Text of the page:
by Taryn Springhall

Adapting farming practices

Farmers need to adopt sustainable farming methods

New farming strategies are required for SA farmers
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According to AgriSA, South Africa’s largest farming body, farmers themselves must adopt sustainable farming practices that make an impact not only of production costs and profits but also on the environment and maximising land use in an environmentally friendly way. 

Research conducted by the Bureau for Food and Agricultural Policy (BFAF) for the Maize Trust warned that a clash of interests between miners and farmers could cost the country millions of tons in maize production every year until 2020. The research was presented at the launch of BFAP’s Baseline Agricultural Outlook 2012 – 2021 and aims to offer an outlook on Southern  African agricultural production, consumption, prices and trade for the period. 

Mpumalanga province was cited as an example of a productive mining area, rich in coal, gold, iron ore, chrome, alusite, magnetite and vanadium amongst others.

Added to that, 46% of the country’s arable land, as well as wetlands and ecologically sensitive areas are also located in the province and it is the heart of SA’s maize producing area.

In a pilot study of one small area in Mpumalanga, researchers estimated that mining activities could result in the loss of 400 000t/y of maize within the next 10 to 20 years in the same region.

And while mining is more profitable in the short term, agriculture is more sustainable in the long term, leaving a huge concern over which will win out and what effect the result will have on food security. 

Currently, economists fear that the maize crisis will be felt the world over, however not immediately and not as severely in SA as other neighbouring countries but that the true impact will be felt in the  households of the country’s poor.

Despite the recent predictions, food security has been a priority for the government since 1994 and was an important component of the Reconstruction and Development Programme (RDP) in 1994 where both commercial and small scale subsistence farming were emphasised as part of a strong food supply.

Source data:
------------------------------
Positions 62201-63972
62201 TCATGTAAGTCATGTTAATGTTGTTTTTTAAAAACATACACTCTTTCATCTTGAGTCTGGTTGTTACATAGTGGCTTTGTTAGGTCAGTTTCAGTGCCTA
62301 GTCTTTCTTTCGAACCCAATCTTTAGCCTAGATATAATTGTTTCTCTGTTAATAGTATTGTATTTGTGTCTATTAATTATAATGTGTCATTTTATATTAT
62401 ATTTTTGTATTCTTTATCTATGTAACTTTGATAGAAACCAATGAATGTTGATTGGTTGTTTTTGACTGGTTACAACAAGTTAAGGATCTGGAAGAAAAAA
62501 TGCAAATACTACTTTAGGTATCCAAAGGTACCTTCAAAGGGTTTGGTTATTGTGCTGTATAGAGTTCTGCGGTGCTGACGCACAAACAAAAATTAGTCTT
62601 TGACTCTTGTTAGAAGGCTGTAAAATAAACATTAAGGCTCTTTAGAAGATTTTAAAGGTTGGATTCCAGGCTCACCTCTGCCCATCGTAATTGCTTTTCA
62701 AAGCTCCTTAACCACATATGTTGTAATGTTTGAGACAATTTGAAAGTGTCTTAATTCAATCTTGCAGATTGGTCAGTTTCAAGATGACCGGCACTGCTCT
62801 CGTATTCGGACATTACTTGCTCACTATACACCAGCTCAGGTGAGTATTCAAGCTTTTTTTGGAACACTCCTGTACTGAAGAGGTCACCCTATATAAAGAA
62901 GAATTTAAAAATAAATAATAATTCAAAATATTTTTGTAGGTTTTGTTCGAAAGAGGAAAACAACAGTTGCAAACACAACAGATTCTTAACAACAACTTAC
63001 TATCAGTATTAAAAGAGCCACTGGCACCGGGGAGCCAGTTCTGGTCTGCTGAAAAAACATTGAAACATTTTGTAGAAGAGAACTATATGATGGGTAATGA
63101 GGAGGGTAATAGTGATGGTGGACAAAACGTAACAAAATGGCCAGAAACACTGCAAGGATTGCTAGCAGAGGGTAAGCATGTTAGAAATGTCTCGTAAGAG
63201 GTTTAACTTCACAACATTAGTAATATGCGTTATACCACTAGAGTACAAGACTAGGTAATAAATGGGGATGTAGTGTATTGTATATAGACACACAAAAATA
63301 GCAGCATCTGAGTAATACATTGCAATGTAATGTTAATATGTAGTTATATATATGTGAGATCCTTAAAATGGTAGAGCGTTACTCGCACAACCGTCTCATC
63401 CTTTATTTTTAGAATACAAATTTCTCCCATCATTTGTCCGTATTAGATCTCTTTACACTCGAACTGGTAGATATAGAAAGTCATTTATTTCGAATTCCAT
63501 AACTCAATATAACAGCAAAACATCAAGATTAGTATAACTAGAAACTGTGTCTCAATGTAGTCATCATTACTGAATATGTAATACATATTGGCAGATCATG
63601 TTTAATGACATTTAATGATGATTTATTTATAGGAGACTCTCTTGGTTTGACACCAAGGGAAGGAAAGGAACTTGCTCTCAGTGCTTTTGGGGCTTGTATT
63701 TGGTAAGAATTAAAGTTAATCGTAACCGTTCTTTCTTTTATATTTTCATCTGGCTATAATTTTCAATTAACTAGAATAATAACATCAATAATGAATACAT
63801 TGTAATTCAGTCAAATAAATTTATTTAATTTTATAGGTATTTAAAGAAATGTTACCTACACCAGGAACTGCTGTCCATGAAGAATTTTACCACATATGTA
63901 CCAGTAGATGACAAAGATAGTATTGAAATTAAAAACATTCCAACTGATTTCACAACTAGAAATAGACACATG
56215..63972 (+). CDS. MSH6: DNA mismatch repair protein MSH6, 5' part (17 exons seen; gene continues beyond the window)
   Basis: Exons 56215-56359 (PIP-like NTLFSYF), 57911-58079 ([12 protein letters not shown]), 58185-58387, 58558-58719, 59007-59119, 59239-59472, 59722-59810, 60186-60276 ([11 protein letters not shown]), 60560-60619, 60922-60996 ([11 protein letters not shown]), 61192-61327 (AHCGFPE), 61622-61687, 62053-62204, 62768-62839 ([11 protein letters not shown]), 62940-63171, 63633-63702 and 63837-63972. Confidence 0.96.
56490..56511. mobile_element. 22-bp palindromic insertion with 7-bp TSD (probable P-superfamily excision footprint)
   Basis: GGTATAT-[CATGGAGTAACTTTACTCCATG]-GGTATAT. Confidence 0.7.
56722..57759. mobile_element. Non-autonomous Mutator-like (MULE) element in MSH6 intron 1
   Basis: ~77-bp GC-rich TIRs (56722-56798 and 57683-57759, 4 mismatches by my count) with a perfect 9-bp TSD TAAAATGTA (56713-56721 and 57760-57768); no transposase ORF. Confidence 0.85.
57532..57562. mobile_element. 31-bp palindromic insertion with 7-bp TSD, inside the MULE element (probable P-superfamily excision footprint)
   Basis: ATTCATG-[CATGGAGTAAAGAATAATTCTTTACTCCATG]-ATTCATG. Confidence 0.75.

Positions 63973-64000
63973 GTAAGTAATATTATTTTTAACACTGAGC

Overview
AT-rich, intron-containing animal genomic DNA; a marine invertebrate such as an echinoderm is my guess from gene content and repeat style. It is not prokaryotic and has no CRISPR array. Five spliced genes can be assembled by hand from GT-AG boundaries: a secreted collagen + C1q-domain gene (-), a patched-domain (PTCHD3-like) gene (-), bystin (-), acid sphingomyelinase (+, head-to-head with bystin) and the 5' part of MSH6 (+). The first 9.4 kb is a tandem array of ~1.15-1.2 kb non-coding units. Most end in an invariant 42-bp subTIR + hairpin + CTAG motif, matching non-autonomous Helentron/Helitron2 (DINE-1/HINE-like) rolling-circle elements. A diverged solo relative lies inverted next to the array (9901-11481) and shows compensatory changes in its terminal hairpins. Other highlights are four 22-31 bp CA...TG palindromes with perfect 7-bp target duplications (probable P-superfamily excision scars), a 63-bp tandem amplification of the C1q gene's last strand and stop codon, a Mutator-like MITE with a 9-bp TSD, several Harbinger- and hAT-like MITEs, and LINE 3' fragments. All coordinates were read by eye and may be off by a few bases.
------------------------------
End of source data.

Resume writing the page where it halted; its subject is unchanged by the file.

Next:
Gaps in production and supply led the government to launch an integrated and more efficient food security program, entitled the Integrated Food security Strategy (IFSS). The goal of the IFSS is to eradicate malnutrition, food insecurity and hunger in South Africa by 2015.

The strategic objectives of the IFSS include the increase of domestic food production and trading, to improve the generation of income and job creation in agriculture, to improve food safety and nutrition, to implement food emergency management systems, to improve information management and analysis of agriculture and food production and finally, to have stakeholder dialogues. 

One of the major steps in creating equal food security on a national and household level is the improvement of household food production and distribution to address rural food insecurity.

By increasing the number of households involved in productive agriculture, together with increasing access to small scale irrigation systems and training for farmers on green and sustainable technologies, the IFSS aims to eradicate food insecurity and empower marginalised groups to drive commercial food production in rural areas. 

Overall, the country is actively engaging in creating a food secure state, from empowering individual and communities to feed themselves to harnessing commercial farming and export opportunities to build a healthy economy and a thriving nation.

While working together is proving successful in overcoming food insecurity, it is still true that the country needs to strive towards an even more vigorous approach to planting the seeds that will lead to food security well into the future and afford us the opportunity to harvest a new era in South Africa where no one goes hungry. 

 

 

 

 

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